As far as your situation, I can't advise you on going 17' to termination. But I look at the venting like it is a properly sized chimney flue. Too small and there is too much restriction to achieve proper flue gas velocity. Too big and the velocity gets too slow. The length of the exhaust flue is directly related. If the appliance is (say) 100,000 BTU per hour, it is just as bad to put it into a flue that is too small as it is too big. As far as my expansion issue, I look at it like a 2 stroke dirt bike. The exhaust opening in the block is small. The opening at the end of the muffler or whatever sound device they have is small. But, near the exit of the block is a big expansion pipe. A 2 Stroke engine will not run efficiently without one and may burn up the piston. When the cylinder fires and drives the piston down, you get power. When it starts up, it has to exhaust the gas and bring the new charge in at the same time. The expanding exhaust needs a place to go with little back pressure. When and as it comes out the port, it continues expanding in the expansion chamber. As it is heading out the exhaust and is contracting but the next charge is coming. The contraction of the charge leaving and the new charge firing, helps the exhaust out of the exhaust pipe. If too much back pressure or not enough free flow of new air/fuel, power drops off because of the restriction. That's where the "Power Band" is. Where it's most efficient. The "sweet spot" The same "Sweet Spot" when you vent into a chimney.

    If you understand where I came from and have gone.
  • icesailor
    icesailor Member Posts: 7,265
    Model Heater:

    What model Rheem heater are you trying to vent?
  • njbillt
    njbillt Member Posts: 30
    edited May 2014
    ECOREH50

    It is this model. You will see in the spec's it says: Use 2 or 3 inch diameter PVC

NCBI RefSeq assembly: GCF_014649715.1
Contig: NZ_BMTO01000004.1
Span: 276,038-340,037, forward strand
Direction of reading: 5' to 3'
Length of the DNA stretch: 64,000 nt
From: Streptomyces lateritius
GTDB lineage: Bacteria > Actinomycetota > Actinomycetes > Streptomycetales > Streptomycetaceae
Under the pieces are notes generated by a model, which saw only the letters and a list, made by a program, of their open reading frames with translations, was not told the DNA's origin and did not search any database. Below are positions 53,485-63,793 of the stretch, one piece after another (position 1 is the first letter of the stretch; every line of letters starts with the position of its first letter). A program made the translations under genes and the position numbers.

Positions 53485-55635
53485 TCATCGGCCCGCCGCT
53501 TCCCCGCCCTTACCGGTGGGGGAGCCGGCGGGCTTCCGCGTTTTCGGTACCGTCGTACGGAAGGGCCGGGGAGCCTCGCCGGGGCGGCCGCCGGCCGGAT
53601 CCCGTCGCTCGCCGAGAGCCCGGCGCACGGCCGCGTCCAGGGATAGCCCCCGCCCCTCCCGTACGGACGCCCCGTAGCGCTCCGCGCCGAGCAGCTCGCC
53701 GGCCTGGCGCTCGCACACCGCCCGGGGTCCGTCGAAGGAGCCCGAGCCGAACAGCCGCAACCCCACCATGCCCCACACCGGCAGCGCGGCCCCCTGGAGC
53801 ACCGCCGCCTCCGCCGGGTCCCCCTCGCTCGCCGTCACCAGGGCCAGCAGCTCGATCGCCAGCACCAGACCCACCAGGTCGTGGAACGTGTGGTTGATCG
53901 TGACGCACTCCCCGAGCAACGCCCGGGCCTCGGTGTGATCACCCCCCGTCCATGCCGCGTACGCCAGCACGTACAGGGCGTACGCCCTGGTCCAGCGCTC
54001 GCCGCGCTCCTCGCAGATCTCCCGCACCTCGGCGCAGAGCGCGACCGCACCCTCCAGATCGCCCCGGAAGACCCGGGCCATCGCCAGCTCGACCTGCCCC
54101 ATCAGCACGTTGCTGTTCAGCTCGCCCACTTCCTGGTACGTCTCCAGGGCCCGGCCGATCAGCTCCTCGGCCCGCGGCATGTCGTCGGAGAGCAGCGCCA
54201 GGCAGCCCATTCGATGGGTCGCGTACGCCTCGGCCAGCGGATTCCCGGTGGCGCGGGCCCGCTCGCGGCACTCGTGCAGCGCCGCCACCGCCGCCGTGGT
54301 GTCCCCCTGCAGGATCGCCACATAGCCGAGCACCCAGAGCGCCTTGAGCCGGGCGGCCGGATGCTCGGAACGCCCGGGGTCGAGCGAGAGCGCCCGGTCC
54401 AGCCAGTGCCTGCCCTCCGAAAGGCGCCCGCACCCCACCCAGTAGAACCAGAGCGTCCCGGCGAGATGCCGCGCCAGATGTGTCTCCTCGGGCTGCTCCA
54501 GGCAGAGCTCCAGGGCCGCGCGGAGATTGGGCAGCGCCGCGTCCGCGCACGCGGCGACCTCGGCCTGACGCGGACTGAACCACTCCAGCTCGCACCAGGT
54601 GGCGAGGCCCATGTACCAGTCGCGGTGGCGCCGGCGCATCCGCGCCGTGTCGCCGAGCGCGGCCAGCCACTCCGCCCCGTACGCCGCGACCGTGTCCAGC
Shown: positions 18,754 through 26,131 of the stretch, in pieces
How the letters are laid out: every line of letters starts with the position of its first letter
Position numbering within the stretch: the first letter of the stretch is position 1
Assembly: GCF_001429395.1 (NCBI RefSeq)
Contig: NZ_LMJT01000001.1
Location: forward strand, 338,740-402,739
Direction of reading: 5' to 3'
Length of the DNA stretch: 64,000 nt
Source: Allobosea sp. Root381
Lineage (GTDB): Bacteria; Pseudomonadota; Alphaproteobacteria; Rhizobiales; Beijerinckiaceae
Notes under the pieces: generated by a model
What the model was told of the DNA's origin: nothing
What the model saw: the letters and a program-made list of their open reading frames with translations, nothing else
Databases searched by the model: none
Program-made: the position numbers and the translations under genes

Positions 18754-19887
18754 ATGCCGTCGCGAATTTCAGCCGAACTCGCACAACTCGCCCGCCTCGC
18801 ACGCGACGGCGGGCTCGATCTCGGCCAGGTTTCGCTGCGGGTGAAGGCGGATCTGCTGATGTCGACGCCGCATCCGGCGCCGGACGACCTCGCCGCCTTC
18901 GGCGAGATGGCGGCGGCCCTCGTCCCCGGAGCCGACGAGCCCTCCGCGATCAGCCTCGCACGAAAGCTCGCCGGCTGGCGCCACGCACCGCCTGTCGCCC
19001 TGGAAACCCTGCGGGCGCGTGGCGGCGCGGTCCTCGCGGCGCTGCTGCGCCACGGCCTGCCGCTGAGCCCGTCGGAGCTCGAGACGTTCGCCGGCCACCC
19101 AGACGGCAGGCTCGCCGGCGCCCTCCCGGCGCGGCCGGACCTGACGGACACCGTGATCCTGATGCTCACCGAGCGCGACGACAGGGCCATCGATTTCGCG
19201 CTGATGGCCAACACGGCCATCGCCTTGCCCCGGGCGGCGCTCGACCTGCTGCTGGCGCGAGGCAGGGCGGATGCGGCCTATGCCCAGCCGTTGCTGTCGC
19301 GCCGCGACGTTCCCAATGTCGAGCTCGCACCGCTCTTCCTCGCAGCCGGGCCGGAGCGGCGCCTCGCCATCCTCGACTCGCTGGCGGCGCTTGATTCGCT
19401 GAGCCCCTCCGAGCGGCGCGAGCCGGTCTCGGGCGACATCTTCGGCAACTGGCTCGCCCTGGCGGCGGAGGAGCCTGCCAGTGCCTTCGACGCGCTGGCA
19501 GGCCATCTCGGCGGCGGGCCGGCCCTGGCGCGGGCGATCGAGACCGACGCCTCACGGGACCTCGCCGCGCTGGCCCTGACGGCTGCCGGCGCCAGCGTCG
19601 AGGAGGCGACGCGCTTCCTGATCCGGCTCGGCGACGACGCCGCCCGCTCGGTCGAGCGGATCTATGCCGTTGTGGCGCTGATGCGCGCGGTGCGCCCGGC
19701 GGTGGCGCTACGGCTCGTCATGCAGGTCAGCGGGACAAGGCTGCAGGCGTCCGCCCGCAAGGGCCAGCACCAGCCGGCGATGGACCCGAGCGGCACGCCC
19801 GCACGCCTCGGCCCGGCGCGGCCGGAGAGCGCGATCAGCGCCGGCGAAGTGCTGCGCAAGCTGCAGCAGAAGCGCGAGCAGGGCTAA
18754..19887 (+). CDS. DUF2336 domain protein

http://www.rheem.com/product/residential-gas-water-heaters-professional-prestige-series-high-efficiency-condensing-power-direct-vent



    On page 9 it shows it vented with 2" pipe, but then please see page 13 where they use 3" and the reducer (expander). The table on page 13 says 2" vent minimum 7 feet and max 30 feet, 90° elbows or concentric with an *. Look at the top of that chart and you'll see the * refers to "*Use only Rheem 3 inch concentric termination kit (SP20245)."



    http://www.globalimageserver.com/fetchdocument-rh.aspx?name=professional-prestige-high-efficiency-condensing-power-direct-vent-high-efficiency-condensing-power-direct-vent-use-and-care-manual



    I am practically at sea level here in NJ, and it will be natural gas. I'm just looking for advice because I have a 2" concentric and pipe. I'd have to buy the 3" material.



    Thank you all for the input.
  • njbillt
    njbillt Member Posts: 30
    I replied with the model number and links to the intallation manual

    bump?
  • ChrisJ
    ChrisJ Member Posts: 11,970
    edited June 2014
    Nope

    Please be advised I'm not a pro, and honestly didn't even know what a concentric was until just now.



    But the wording is very clear.  Like you said,

    *Use only Rheem 3 inch concentric termination kit (SP20245). The use of any other kit is not approved.



    That means, you cannot use any other kit besides that one.  Even if the 2" would work I wouldn't do it because it could end up biting you later some way some how.  As far as the water heaters outlet only being 2", the reason you go to 3" is to make up for the restrictions caused by elbows and piping length so the water heater's outlet size doesn't really matter.



    Is there any reason you want to use a concentric instead of the standard two pipe setup?  I only ask because that seems like you could do it no problem at all using 2" and the holes would be even smaller, just twice.
    Single pipe quasi-vapor system. Typical operating pressure 0.14 - 0.43 oz. EcoSteam ES-20 Advanced Control for Residential Steam boilers. Rectorseal Steamaster water treatment